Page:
10. Did you take an ice ax for the Sierra portion? I might have missed it on your list. I have never used an ice ax before, so am not sure if it would be beneficial to bring on the hike. What are your thoughts about ice axes?

    1. We did not bring ice axes in the Sierras because we hiked during a low snow year. Many people like the extra security they provide. If you do bring an ice ax, it’s important to learn how to use it in advance. Traction devices for your shoes such as microspikes are handy on ice too. Have an awesome hike!

  11. Hi Anna & Chris – two questions re gear. (1) how do you use the Sea to Summit Ultra-Sil Compression Sack as a daypack? (2) if you were to purchase the 3-way Sawyer Filter today, would you consider the Squeeze with the inline adapter instead? Thanks as always for your discussions and feedback.

    1. Good catch, that was confusing in the table. Chris uses his Sea to Summit Day Pack to contain his sleeping bag, though the Day Pack doesn’t provide much compression. Anna’s better insulated sleeping bag needs more compression so she uses a different Sea To Summit bag which cannot be used as a day pack.

      The Squeeze and the 3-way are both good filters. If you want an inline filter, we’d recommend the 3-way. There are fewer pieces to break or cause leaks than if you’re dealing with an adapter. We like to keep it simple.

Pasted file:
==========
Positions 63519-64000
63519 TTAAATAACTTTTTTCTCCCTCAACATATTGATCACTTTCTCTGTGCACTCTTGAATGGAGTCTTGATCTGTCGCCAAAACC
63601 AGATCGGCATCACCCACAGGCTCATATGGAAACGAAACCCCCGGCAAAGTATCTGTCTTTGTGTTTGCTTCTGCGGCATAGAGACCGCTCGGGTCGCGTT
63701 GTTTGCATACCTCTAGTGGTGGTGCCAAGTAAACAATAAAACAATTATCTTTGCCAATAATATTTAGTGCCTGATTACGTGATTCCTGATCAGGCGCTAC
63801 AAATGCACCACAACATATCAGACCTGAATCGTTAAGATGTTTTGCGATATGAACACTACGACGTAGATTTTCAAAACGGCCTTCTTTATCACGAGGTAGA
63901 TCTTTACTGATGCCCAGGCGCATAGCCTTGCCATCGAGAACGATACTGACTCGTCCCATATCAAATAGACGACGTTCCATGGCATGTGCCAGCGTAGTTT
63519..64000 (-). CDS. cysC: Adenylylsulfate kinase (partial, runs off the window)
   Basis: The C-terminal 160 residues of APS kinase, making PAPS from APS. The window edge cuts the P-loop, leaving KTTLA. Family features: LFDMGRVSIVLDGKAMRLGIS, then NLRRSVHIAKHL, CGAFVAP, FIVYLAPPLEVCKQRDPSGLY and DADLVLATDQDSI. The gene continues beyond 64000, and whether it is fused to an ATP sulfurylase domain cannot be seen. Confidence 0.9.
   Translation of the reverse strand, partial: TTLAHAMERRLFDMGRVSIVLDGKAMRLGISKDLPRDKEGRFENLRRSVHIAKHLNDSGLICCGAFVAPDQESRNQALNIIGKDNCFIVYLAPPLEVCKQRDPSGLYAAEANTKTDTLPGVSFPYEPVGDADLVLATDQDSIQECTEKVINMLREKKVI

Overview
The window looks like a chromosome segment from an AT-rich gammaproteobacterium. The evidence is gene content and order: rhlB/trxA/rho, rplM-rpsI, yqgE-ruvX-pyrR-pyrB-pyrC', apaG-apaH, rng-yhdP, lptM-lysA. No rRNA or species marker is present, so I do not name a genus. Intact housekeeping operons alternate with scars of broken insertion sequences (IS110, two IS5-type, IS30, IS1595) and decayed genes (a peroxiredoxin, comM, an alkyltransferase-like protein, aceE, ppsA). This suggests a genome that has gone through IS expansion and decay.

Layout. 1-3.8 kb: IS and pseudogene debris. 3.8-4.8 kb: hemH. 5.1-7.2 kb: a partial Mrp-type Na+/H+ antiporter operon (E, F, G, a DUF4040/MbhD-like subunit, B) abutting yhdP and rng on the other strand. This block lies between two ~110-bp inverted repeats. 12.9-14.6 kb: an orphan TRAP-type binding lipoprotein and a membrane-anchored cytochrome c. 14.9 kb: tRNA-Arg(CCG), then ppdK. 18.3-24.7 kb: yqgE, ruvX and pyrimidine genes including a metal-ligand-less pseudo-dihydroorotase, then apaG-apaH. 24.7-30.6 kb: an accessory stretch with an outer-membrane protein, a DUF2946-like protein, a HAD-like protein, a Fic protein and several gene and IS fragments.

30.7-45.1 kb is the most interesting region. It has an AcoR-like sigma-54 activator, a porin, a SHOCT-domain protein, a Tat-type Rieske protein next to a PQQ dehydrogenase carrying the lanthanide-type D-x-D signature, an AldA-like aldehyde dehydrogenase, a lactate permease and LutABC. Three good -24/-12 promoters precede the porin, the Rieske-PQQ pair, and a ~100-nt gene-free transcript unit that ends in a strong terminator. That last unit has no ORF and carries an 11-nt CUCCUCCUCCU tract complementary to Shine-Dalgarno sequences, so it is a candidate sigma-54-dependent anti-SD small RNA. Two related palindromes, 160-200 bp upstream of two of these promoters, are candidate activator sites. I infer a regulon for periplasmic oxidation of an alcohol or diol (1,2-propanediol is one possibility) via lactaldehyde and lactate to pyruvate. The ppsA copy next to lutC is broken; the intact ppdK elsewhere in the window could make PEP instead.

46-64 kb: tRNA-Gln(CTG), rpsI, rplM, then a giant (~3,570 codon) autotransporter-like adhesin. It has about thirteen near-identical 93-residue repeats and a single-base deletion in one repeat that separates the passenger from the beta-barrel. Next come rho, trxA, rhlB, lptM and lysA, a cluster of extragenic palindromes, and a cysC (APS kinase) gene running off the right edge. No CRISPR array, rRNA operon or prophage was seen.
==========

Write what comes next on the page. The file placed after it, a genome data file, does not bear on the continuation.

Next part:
12. Your blog is amazing! I just wish I would have stumbled on it last year during your adventure. I will definitely be following your AT hike. Just a quick question on the bear cannisters. Did the 2 weekenders provide enough capacity? Could you have gotten by with less capacity? My wife and I are shopping for a 2014 thru-hike and we are trying our hardest to reduce weight (and $$). My thought was that maybe I could buy one larger can instead of two smaller cans. Any thoughts? Thanks

    1. Thanks Alan! Each of our bearikade weekender cans stored about 8 days worth of food for one hungry thru hiker. If we hiked out of town in the morning, we could actually carry 9 days worth of food — 8 days in the bear cans and 1 day worth of food that we would eat before locking up the cans in the evening. What capacity canisters will work best for you will depend on how many days you’ll hike between resupply points. Hope that helps.

      1. Did you just leave your canisters away form your tent as well as your packs? You didn’t also have to hang them did you?

  13. I am new to backpacking and planning a partial PCT hike next year. Your blog is super helpful! Were the running shoes supportive enough? Im looking into shoes for my next purchase and any input you have would be great